the campaign trail recently Tory leader Michael
Howard spoke of ‘a core of Britishness’
that is not just the preserve of white people.
He was echoing remarks made last year by Commission
for Racial Equality chairman Trevor Phillips
– but what do Asian immigrants consider
‘Britishness’ to be? A pioneering
Leeds study aims to find out.
will be the first time Asian immigrants have
been questioned about their identity and attitudes
to Britain. They will be asked why they came
here, about contacts with ‘home’
countries, what they like and dislike about
Britain and which aspects of their culture
they are most concerned to preserve.
leader Andrew Thompson of the school of history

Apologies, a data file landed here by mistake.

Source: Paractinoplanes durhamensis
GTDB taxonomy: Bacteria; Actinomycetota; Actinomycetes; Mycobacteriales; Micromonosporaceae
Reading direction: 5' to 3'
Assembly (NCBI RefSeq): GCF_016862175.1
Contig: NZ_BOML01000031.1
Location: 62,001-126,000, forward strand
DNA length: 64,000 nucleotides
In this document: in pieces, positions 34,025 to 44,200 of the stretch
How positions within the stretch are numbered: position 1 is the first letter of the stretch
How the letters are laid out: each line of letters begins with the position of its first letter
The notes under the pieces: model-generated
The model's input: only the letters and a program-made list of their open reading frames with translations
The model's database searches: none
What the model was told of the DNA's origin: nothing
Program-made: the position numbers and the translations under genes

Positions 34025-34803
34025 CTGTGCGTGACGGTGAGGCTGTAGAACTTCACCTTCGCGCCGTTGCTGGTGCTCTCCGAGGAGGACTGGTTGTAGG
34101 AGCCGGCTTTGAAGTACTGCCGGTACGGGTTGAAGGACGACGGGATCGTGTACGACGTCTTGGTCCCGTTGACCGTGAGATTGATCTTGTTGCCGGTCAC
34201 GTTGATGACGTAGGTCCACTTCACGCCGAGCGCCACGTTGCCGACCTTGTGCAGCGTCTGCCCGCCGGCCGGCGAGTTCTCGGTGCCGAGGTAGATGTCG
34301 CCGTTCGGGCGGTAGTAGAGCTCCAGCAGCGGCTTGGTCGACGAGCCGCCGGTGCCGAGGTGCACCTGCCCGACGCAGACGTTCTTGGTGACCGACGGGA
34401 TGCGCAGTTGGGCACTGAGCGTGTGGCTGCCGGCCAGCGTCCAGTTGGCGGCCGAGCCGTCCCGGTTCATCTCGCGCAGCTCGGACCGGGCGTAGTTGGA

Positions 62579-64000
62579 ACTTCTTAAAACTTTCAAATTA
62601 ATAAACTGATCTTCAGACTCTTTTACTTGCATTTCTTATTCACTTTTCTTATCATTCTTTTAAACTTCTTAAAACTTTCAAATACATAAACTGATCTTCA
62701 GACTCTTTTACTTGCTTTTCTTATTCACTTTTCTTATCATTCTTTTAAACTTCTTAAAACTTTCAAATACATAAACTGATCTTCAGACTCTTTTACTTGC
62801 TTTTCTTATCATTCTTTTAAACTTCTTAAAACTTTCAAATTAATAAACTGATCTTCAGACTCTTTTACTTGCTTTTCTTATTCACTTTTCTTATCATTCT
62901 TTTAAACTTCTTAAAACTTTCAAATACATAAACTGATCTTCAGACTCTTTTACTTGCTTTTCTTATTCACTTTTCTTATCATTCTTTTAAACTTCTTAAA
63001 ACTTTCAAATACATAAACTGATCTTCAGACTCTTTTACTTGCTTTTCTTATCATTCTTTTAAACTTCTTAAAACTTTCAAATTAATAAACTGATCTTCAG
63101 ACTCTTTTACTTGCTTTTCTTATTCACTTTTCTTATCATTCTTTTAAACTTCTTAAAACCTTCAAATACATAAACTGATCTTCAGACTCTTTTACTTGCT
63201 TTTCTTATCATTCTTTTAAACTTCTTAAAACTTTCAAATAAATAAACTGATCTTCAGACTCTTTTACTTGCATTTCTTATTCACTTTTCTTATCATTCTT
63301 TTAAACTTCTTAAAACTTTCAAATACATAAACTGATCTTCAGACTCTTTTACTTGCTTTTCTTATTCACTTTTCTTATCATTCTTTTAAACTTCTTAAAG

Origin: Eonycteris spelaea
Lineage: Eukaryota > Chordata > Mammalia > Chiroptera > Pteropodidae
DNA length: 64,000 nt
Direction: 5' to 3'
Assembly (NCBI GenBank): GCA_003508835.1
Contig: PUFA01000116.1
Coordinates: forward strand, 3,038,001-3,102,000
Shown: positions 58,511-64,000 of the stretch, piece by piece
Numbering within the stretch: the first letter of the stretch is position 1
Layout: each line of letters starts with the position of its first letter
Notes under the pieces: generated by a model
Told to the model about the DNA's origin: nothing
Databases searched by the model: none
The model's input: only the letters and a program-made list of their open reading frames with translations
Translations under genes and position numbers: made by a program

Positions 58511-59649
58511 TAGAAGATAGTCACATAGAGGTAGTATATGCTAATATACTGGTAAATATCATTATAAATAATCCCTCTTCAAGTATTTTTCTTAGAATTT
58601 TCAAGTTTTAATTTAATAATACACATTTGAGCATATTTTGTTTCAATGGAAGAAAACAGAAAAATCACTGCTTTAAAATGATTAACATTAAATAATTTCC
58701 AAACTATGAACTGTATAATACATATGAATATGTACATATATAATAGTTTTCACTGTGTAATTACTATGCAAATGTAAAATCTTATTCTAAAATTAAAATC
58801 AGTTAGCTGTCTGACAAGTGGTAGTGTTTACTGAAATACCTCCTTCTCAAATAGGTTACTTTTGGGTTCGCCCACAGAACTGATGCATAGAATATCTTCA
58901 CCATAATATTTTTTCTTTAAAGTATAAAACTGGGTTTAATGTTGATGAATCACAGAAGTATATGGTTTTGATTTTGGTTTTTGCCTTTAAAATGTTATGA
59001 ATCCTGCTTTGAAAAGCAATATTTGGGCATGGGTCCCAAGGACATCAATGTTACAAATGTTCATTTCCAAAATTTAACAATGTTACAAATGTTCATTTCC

said: “The research feeds directly into
current debates about citizenship, which have
been dominated by politicians, but marginalised
the voices of immigrants themselves. The idea
of ‘core British values’ is an
empty one unless we ask Asian people what
their perceptions of these are and what aspects
of their culture and religion they feel need
to be recognised and accepted.”
histories of immigrants from Commonwealth
countries have focused on the West Indian
community because of their common language.
He added: “We’re trying to do
the same for the Asian community. There are
also cultural and religious sensitivities
to overcome, for example, in interviewing
women from these communities.”
research, funded by the Institute for Public
Policy Research, will conduct in-depth interviews
in a range of languages with focus groups
of men and women from Bangladeshi, Indian
and Pakistani communities in the Ashton and
Hyde districts of Manchester.
research findings will be exhibited locally
and at the Empire and Commonwealth Museum